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Angkor Archaeological Park

Country
Cambodia
State
Siem Reap-Oddar Meanchey
City
Angkor Village
Type of Location
Monument, Caves
About Location

    Angkor Archaeological Park, located in northern Cambodia, is one of the most important archaeological sites in Southeast Asia.

  Stretching over some 400 square kilometers, including forested area, Angkor Archaeological Park contains the magnificent remains of several capitals of the Khmer Empire of the 9th to the 15th centuries, including the largest pre-industrial city in the world. The most famous are the Temple of Angkor Wat and, at Angkor Thom, the Bayon Temple with its countless sculptural decorations.

Angkor Archaeological Park was declared a UNESCO World Heritage site in 1992. At the same time, it was also placed on the List of World Heritage in Danger due to looting, a declining water table, and unsustainable tourism. UNESCO has now set up a wide-ranging programme to safeguard this symbolic site and its surroundings.
 



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How to Reach

Angkor is located about 20 minutes to the north, by car or motorbike, from central Siem Reap. See the Siem Reap article for details on getting there.

 By Plane

  Siem Reap - Angkor International Airport (IATA: REP | ICAO: VDSR) is the second largest airport in Cambodia.
  The airport is less than 15 minutes from the town centre by taxi ($7) or motodop ($4). If you have an advance booking in a hotel, ask the hotel for a free airport pickup (in one of their tuk-tuks).

Update Beginning 1 April 2011, travelers departing Cambodia by air will no longer need to queue to pay the airport departure tax. The US$ 25 fee has been included in ticket prices since 21 January 2011, for departures on or after 1 April. According to the Phnom Penh Post, if you purchased tickets before 21 January for an April or later departure, you’ll still need to pay the tax at the airport
 

By Land
 
   Many companies, including (Phnom Penh Sorya Transport Capitol Tours, and GST Express) operate bus services to/from Siem Reap. Direct buses go to Phnom Penh ($10), Pakse ($30), Don Det in the 4000 Islands region of Laos ($27), Kampong Cham, Soung, Battambang, and Kor Kong. Advance bookings are advisable, and can also be sorted out by most travel agents and guesthouses for a $1-$2 fee. Buses generally leave between 7:00AM and 3:00PM but there is a night bus as well if you want to not spend the daytime travelling which leaves at midnight.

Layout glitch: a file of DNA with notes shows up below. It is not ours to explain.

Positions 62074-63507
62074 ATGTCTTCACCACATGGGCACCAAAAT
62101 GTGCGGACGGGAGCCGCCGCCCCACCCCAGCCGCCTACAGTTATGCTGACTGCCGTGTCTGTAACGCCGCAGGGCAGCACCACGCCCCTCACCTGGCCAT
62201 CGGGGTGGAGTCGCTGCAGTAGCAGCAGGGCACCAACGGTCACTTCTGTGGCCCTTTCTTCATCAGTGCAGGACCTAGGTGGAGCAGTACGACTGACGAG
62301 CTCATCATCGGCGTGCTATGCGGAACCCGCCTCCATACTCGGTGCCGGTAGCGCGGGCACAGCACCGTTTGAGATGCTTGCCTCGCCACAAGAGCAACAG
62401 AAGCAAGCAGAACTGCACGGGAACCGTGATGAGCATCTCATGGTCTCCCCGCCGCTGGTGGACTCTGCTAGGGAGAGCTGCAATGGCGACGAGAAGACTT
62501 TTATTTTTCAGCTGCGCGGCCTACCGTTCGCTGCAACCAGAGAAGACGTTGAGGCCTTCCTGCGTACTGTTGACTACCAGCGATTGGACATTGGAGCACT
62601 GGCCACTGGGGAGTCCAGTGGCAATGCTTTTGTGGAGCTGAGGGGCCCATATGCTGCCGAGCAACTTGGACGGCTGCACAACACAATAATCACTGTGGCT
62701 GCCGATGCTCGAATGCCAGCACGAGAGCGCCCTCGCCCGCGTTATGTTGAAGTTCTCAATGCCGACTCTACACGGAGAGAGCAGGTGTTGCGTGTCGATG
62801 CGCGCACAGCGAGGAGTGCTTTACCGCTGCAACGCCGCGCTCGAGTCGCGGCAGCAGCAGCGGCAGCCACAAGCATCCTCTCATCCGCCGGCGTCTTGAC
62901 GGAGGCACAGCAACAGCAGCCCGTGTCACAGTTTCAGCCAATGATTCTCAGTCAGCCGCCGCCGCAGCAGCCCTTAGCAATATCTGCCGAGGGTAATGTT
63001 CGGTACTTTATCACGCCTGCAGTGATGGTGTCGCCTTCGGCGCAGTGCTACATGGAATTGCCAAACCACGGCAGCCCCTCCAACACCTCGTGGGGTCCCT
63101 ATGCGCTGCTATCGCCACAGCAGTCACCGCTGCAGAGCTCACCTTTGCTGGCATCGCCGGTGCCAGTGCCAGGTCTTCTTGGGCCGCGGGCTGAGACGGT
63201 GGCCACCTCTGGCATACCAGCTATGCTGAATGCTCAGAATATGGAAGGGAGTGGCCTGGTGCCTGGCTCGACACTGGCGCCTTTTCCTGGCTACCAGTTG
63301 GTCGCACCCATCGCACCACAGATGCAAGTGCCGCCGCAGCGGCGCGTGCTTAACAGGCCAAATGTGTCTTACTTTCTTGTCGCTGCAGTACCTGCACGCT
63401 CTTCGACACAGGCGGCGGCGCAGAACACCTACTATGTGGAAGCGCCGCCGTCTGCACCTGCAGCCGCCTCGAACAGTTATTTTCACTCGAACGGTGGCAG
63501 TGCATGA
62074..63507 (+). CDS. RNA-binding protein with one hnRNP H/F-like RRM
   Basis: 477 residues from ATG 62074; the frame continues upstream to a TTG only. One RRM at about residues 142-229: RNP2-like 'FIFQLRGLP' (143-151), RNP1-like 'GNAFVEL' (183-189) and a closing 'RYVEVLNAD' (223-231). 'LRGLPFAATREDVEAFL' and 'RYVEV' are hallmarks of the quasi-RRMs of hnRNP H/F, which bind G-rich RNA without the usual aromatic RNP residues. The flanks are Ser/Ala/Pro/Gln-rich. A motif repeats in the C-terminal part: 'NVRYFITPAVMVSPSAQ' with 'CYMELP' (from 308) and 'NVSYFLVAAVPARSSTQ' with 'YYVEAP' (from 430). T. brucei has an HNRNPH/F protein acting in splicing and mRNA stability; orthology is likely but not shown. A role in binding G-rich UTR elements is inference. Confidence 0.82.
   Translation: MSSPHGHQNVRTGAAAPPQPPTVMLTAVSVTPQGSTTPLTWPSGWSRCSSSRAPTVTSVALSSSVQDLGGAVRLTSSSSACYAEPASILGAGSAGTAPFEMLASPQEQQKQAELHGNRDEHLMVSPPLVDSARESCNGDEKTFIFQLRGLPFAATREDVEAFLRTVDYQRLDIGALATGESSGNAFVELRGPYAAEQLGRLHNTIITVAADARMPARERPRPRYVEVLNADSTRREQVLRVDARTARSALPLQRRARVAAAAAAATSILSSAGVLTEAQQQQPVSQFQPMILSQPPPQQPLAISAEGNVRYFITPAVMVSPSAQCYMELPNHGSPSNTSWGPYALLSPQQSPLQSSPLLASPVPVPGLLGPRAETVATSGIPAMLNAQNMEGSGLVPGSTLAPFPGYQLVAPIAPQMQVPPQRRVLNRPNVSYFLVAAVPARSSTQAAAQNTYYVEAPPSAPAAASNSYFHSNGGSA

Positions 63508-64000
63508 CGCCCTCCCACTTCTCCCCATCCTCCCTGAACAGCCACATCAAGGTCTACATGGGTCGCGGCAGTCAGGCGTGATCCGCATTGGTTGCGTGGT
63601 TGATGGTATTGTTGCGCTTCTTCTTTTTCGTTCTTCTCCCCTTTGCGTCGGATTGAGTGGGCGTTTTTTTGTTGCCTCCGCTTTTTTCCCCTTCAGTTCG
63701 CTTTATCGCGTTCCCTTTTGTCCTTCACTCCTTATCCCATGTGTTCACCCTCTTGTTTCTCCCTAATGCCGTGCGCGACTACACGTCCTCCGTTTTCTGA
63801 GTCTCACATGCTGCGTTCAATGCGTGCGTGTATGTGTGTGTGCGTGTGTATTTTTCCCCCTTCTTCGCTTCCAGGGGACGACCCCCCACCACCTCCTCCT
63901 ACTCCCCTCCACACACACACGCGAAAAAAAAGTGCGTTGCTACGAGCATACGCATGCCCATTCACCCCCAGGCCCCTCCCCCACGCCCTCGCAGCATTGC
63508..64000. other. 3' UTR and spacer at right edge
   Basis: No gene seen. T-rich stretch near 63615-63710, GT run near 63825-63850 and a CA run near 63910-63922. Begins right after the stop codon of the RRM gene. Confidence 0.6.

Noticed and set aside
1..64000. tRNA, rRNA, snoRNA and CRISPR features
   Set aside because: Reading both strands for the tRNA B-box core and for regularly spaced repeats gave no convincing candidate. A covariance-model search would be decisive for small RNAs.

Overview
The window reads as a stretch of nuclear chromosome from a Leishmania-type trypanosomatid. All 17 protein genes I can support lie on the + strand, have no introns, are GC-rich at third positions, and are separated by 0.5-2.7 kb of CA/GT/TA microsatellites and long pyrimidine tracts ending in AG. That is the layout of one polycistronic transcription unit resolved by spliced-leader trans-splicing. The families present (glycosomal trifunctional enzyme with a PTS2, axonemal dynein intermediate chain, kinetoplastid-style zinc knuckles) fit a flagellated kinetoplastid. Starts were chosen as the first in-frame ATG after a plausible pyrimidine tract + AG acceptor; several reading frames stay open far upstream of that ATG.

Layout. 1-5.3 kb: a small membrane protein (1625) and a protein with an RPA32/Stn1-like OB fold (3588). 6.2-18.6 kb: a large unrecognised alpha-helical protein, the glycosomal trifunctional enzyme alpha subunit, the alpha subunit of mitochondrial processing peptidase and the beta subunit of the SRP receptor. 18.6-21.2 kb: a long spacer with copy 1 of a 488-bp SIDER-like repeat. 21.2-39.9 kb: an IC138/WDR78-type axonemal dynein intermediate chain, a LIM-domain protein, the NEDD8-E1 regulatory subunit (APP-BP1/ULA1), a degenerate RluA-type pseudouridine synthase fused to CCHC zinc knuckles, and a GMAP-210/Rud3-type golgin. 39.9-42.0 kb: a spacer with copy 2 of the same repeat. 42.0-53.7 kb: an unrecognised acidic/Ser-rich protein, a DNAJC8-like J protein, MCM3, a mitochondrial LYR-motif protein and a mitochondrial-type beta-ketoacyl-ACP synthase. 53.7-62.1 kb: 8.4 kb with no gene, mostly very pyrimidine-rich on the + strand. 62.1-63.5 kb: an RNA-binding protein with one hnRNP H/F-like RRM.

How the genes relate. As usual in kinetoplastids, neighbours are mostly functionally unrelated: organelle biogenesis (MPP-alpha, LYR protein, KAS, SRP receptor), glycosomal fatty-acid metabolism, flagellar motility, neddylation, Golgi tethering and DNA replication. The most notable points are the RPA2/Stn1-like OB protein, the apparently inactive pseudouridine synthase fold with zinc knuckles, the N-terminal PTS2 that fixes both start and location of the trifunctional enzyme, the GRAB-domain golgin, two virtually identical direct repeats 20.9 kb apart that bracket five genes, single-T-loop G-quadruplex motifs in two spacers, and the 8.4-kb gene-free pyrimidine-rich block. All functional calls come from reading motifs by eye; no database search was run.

From Thailand, the nearest border crossings are at Aranyaprathet/Poipet, 3 hours to the north, and Hat Lek/Koh Kong on the coast. See those articles for information on how to get to and cross the border. As a result of recent road pavings, the roads from these border crossings to Siem Reap are in excellent condition. From Poipet, you can take a taxi (US$25 minimum, 2-3 hours, max 4 passengers) or an overcrowded bus (US$10, 3 hours, leaves when full, not as comfortable).


By Boat

A more expensive and more time consuming option from Phnom Penh ($35, 6 hours) or Battambang ($20-$25, 5 hours) is to take a Soviet style Hydrofoil across the Tonle Sap lake. These can be fantastic trips giving you the opportunity to view life on the lake, floating houses, working fishermen, and to get a sun-tan if you choose to sit on the roof of the boat. However, the trip can be ruined due to bad weather. Remember to use sunscreen and take a waterproof jacket. You will not be always able to access your luggage during the journey (sometimes the baggage is available, sometimes it is not). If you have the time, it is better to visit the floating villages as day trips from Siem Reap than to see them from the boat.